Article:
Thus, in this study, fluorine-free PDMS with intrinsic hydrophobicity and Al2O3 nanoparticles (Al2O3 NPs) were employed to design and fabricate the superhydrophobic Al2O3@PDMS composite coating through a facile one-step spray coating technique. The evolution of surface wettability with different Al2O3 NPs/PDMS mass ratios was investigated. The dynamic water droplet contacting process, surface morphologies, chemical compositions, anticorrosion properties, NaCl salt deliquescence behaviors, and mechanical stability were systematically studied. The results show that this substrate-independent superhydrophobic Al2O3@PDMS composite coating exhibits superior adaptability and corrosion suppression performance.

Experimental Section

Materials and Reagents

Q235 carbon steel substrates (size: 40 mm × 40 mm × 1 mm) were purchased from Shandong Shengxin Technology Co., Ltd. Hydrophilic aluminum oxide nanoparticles (Al2O3 NPs, 99.9%, 30 nm) were purchased from Shanghai Macklin Biochemical Co., Ltd. Polydimethylsiloxane (PDMS, Sylgard 184) and silicone elastomer curing agent were obtained from Dow Corning Corporation. Other reagents including n-hexane (C6H14, 97.0%), ethanol absolute (C2H6O, 99.7%), sodium chloride (NaCl, 99.5%), and methylene blue trihydrate (C16H18CIN3S·3H2O, 99.5%) were supplied by Sinopharm Chemical Reagent Co., Ltd, and 3 M VHB tape was supplied by 3 M China Limited. Silicon carbide abrasive paper (2000 grit) was provided by Suisun Co., Ltd. All chemical reagents were used as received without further purification.

Fabrication of Superhydrophobic Al2O3@PDMS Coating

A total of 1 g PDMS, 0.1 g curing agent, and different amounts of Al2O3 NPs were ultrasonically and magnetically dissolved in 10 ml n-hexane to obtain a milk-like suspension. Different mass ratios of Al2O3 NPs/PDMS (1:4, 1:2, 3:4, 1:1, 5:4, and 3:2) were used to achieve Al2O3@PDMS composite coatings. Prior to the spray coating process, Q235 carbon steel substrates were sanded and cleaned with ethanol absolute solution. A spraying gun with a nozzle diameter of 1 mm and a spraying pressure of 0.3-MPa was employed for spray coating treatment. The spray-coated Al2O3 NPs/PDMS composite coatings were cured at 100°C for 1 h after spraying. Various substrates including glass, aluminum alloy, 3D foam material, polyurethane plastic, wood, filter paper, and concrete block were used to prepare superhydrophobic Al2O3@PDMS coating according to the same procedure of Q235 carbon steel. The schematic illustration of the preparation process of the superhydrophobic Al2O3@PDMS composite coating is shown in Figure 1.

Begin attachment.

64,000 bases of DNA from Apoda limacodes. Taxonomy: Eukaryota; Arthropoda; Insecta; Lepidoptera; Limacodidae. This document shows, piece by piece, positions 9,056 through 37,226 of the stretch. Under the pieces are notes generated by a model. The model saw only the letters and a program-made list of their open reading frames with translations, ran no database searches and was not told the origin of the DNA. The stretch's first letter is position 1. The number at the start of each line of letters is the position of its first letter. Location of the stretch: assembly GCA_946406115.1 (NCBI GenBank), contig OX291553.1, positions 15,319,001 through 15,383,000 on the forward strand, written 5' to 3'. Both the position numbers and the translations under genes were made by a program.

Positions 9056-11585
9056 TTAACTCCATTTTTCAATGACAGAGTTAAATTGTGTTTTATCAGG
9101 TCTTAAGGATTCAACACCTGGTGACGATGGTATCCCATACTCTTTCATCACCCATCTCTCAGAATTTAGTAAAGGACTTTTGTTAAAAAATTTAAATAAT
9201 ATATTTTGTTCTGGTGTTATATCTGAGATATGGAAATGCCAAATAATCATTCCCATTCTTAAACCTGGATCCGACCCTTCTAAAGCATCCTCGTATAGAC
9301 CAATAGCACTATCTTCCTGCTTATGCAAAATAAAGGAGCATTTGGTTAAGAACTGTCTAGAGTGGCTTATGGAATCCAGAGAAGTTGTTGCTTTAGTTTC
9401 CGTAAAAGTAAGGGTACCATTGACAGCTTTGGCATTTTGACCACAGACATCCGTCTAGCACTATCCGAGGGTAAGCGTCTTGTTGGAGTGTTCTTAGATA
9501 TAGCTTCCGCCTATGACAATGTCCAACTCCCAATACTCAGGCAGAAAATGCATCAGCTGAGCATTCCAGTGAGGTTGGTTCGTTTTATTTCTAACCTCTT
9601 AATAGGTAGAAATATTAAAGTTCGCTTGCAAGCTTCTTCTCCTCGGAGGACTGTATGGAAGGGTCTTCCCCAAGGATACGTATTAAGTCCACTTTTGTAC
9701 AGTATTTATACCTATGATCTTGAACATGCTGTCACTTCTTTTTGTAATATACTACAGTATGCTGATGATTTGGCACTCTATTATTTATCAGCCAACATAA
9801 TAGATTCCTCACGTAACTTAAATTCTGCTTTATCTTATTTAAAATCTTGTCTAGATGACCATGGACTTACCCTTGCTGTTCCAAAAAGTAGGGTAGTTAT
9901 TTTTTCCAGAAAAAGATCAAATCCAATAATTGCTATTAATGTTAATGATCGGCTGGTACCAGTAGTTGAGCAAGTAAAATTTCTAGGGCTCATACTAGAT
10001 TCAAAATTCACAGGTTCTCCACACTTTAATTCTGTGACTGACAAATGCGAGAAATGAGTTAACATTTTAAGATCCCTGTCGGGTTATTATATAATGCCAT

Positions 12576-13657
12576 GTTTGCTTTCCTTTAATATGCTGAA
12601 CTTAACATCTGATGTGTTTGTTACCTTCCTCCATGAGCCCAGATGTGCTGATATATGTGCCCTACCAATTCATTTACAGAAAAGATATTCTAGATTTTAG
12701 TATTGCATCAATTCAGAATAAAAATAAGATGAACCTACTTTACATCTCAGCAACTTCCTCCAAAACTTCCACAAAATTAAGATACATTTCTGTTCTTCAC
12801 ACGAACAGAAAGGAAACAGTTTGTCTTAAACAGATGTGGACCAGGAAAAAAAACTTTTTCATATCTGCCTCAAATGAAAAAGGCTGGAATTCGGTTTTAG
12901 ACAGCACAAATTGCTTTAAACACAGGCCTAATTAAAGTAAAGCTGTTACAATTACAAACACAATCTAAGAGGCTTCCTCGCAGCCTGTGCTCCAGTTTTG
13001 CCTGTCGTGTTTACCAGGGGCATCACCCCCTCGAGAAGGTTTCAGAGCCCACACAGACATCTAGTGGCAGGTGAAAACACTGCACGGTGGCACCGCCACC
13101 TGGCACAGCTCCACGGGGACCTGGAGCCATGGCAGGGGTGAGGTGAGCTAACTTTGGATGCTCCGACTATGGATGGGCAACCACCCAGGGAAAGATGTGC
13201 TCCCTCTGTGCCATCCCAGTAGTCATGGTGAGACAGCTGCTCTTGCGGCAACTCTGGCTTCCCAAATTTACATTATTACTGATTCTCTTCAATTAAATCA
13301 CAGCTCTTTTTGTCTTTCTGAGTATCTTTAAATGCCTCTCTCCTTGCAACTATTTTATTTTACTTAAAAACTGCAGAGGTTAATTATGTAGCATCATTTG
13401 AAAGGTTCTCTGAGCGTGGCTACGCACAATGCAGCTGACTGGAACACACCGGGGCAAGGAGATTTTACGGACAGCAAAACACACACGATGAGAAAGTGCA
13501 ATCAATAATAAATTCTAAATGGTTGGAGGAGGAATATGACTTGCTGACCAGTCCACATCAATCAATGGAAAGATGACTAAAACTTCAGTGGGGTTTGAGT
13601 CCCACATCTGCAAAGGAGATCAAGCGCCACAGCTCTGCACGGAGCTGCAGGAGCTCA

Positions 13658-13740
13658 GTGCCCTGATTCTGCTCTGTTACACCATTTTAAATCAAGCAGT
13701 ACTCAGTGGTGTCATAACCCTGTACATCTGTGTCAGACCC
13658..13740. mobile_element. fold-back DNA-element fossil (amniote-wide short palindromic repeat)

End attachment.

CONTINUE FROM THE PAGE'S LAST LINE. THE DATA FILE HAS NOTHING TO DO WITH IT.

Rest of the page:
FIGURE 1
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FIGURE 1. Schematic illustration of the preparation procedure of the superhydrophobic Al2O3@PDMS composite coating.

Characterizations

The micro-/nano-morphologies of different samples were observed by using a field-emission scanning electron microscope (FE-SEM, FEI Nova Nano SEM450) equipped with energy-dispersive X-ray spectroscopy (EDS, Oxford X-MaxN50). X-ray photoelectron spectroscopy (XPS, Thermo Scientific Escalab 250Xi) was employed to analyze the chemical compositions of the fabricated superhydrophobic Al2O3@PDMS composite coating. The static water contact angles and sliding angles of Al2O3@PDMS composite coatings with different Al2O3/PDMS mass ratios were measured by a contact angle meter (Dataphysics OCA25) with 4 μL deionized water droplets.

Electrochemical Tests

The electrochemical tests of different samples were carried out using an electrochemical workstation (CorrTest CS2350H) in a typical three-electron cell. Platinum sheet, saturated calomel electrode, and testing samples were used as the counter electrode, the reference electrode, and the working electrode, respectively. The electrochemical impendence spectroscopy (EIS) and the potentiodynamic polarization of bare Q235 carbon steel and superhydrophobic Al2O3@PDMS composite coating were measured in 3.5 wt.% NaCl aqueous solution under open circuit potential with an amplitude of 10 mV. The testing frequency range of EIS is from 100 kHz to 10 mHz. The obtained EIS data were fitted with equivalent electrical circuit (EEC) using Zsimwin software. Potentiodynamic polarization curves were measured with respect to OCP in both the anodic and cathodic directions with a scanning speed of 0.167 mV/s. The corrosion current density (Icorr) and corrosion potential (Ecorr) were calculated by extrapolating the linear portion of the curves with CS Studio software.